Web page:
# Hall Effect Lab (Germanium SC) Without Hall Effect Sensor

• Jenn.
In summary, the lab method for determining the Hall Effect involves connecting a current source across a germanium wafer, measuring the voltage in the direction of current with a multimeter, introducing a magnetic field, and measuring the voltage again. The difference between the two voltages is assumed to be the Hall voltage. This method is repeated for both p-type and n-type germanium semiconductors. From these measurements, the hall coefficient, magnetic field strength, type of charge carrier, and charge density of the semiconductor can be calculated. However, the main issue is that most methods and equations for calculating these values require a Hall sensor to measure the magnetic field strength, which is not available in this experiment.
Jenn.
1. Lab Method

The method for determining the Hall Effect is as follows:
This is the method that I was instructed to follow:

• A current source was connected across a germanium wafer

• The voltage across the wafer (in the direction of current) was measured with a multimeter

• A magnetic field was introduced

• The voltage, in the direction of current was measured again

• The difference in measured voltage 1 and measured voltage 2 was assumed to be the approximate value of the Hall Voltage

• This method was repeated for both p-type and n-type germanium semiconductors

2. Required Calculations

From these measurement the hall coefficient, magnetic field strength, the type of charge carrier and the charge density of the semiconductor need to be calculated

## The Attempt at a Solution

The problem I'm having is that most reports and methods I've found that show equations for the above quantities are for a Hall Effect experiment that uses a Hall sensor to measure the magnetic field strength. This is the main problem I'm having because if I had a value for B I would be able to calculate all of the other values. Is there a way to calculate B with the measurements that I have?

Any help would be appreciated

The hall voltage is perpendicular to the current direction - the magnetic field should not affect the voltage in the current direction - which is usually maintained at a fixed value by a power supply. Check you have understood the instructions properly.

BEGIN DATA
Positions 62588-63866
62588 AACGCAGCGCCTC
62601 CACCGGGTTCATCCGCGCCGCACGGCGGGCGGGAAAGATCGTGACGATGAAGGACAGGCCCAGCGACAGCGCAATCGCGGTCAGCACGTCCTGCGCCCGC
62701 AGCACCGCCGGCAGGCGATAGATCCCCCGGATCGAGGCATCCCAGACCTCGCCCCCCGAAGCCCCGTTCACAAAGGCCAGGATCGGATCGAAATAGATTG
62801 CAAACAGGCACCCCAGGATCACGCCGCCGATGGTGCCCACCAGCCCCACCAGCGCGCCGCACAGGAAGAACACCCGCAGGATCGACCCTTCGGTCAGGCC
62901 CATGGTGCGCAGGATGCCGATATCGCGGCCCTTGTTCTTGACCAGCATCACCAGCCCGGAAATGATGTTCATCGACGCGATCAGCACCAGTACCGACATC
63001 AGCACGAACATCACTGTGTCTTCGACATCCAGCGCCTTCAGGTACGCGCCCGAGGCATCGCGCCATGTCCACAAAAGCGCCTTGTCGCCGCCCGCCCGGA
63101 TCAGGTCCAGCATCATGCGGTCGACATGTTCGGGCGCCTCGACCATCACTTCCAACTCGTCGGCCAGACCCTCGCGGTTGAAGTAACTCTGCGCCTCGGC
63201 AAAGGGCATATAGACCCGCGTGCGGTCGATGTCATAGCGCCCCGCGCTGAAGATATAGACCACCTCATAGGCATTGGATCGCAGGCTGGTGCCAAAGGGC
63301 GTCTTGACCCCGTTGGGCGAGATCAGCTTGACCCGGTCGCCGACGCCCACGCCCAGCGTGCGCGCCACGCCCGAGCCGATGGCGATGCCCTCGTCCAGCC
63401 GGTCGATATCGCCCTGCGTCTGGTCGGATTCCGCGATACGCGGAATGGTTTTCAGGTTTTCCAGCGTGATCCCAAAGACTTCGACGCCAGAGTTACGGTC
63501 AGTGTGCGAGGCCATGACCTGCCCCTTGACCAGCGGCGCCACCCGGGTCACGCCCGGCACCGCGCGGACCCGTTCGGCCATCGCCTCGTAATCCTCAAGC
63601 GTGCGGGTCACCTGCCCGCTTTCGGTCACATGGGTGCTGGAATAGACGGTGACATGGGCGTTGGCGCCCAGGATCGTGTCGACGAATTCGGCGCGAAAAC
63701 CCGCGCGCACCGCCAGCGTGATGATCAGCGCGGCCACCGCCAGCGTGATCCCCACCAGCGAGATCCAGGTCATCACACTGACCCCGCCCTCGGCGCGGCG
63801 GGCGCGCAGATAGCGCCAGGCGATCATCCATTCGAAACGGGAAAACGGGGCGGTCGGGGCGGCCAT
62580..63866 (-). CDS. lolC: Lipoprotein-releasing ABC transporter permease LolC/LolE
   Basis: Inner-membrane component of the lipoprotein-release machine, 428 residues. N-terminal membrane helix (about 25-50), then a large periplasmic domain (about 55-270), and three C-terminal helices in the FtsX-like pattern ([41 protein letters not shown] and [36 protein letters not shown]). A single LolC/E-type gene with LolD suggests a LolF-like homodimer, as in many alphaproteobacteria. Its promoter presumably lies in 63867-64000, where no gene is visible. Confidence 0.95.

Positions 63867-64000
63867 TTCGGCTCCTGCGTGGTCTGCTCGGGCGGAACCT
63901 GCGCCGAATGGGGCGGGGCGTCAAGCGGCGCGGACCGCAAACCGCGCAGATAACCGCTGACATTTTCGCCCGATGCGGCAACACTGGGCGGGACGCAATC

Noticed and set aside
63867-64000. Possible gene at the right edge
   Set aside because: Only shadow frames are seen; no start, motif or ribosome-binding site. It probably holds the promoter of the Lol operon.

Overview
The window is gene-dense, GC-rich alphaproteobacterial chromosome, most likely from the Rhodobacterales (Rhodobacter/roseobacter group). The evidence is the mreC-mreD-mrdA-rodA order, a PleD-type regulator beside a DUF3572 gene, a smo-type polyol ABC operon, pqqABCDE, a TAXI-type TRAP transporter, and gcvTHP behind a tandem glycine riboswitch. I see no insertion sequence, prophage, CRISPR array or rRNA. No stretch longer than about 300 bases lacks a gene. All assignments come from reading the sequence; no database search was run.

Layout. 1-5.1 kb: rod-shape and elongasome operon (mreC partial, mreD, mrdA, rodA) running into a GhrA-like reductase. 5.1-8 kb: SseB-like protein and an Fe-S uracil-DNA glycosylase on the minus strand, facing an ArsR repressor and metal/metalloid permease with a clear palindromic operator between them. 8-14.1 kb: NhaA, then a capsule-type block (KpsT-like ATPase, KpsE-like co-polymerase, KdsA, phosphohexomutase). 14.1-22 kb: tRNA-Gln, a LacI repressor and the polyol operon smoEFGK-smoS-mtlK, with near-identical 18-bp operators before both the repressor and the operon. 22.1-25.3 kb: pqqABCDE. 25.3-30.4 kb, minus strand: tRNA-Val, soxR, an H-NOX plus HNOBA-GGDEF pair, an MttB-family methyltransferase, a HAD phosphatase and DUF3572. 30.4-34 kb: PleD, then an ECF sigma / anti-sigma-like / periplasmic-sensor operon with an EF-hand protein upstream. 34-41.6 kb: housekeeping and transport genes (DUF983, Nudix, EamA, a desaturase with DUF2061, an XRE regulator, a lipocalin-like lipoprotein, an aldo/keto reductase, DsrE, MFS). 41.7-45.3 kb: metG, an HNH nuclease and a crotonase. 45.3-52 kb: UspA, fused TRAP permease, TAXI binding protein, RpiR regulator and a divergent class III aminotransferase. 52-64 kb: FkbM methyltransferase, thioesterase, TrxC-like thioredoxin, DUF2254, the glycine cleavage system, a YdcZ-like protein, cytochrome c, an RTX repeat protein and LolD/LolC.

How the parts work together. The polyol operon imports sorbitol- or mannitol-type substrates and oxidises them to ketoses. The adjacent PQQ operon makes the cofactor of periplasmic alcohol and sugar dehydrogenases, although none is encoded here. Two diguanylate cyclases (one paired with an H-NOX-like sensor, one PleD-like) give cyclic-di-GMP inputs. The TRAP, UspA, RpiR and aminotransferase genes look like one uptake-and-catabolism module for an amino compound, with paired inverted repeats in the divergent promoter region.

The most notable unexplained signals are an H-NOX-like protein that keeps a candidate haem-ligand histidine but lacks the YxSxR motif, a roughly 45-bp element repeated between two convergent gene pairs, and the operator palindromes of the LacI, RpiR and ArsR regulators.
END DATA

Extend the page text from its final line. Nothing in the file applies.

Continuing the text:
If you know the current and the hall voltage, then you can use the hall effect equations to calculate the magnetic field strength.

## What is the purpose of a Hall Effect Lab without a Hall Effect Sensor?

The purpose of a Hall Effect Lab without a Hall Effect Sensor is to study the Hall Effect phenomenon in a Germanium semiconductor material. This lab allows scientists to observe and analyze the behavior of electrons in a magnetic field without the use of a Hall Effect Sensor.

## What is the Hall Effect phenomenon?

The Hall Effect phenomenon is the production of a voltage difference across an electrical conductor when a magnetic field is applied perpendicular to the flow of current. This effect was first discovered by physicist Edwin Hall in 1879.

## Why is Germanium used in this lab?

Germanium is used in this lab because it is a semiconductor material with a high electron mobility, making it ideal for studying the Hall Effect phenomenon. It is also less expensive and more readily available compared to other semiconductor materials.

## What are the applications of the Hall Effect phenomenon?

The Hall Effect phenomenon has many practical applications, such as in the measurement of magnetic fields, current sensing in electronic devices, and in the development of Hall Effect sensors for position and motion detection.

## Can the Hall Effect be observed without a Hall Effect Sensor?

Yes, the Hall Effect can be observed without a Hall Effect Sensor by using a Germanium semiconductor material and measuring the voltage difference across it in the presence of a magnetic field. This lab provides a hands-on demonstration of the Hall Effect phenomenon without the use of a specialized sensor.

• Quantum Physics
Replies
0
Views
519
• Introductory Physics Homework Help
Replies
19
Views
2K
• Introductory Physics Homework Help
Replies
2
Views
3K
• Introductory Physics Homework Help
Replies
2
Views
1K
• Atomic and Condensed Matter
Replies
0
Views
565
• Introductory Physics Homework Help
Replies
9
Views
505
• Electromagnetism
Replies
7
Views
1K
• Electromagnetism
Replies
2
Views
1K
• Quantum Physics
Replies
1
Views
829
• Introductory Physics Homework Help
Replies
3
Views
3K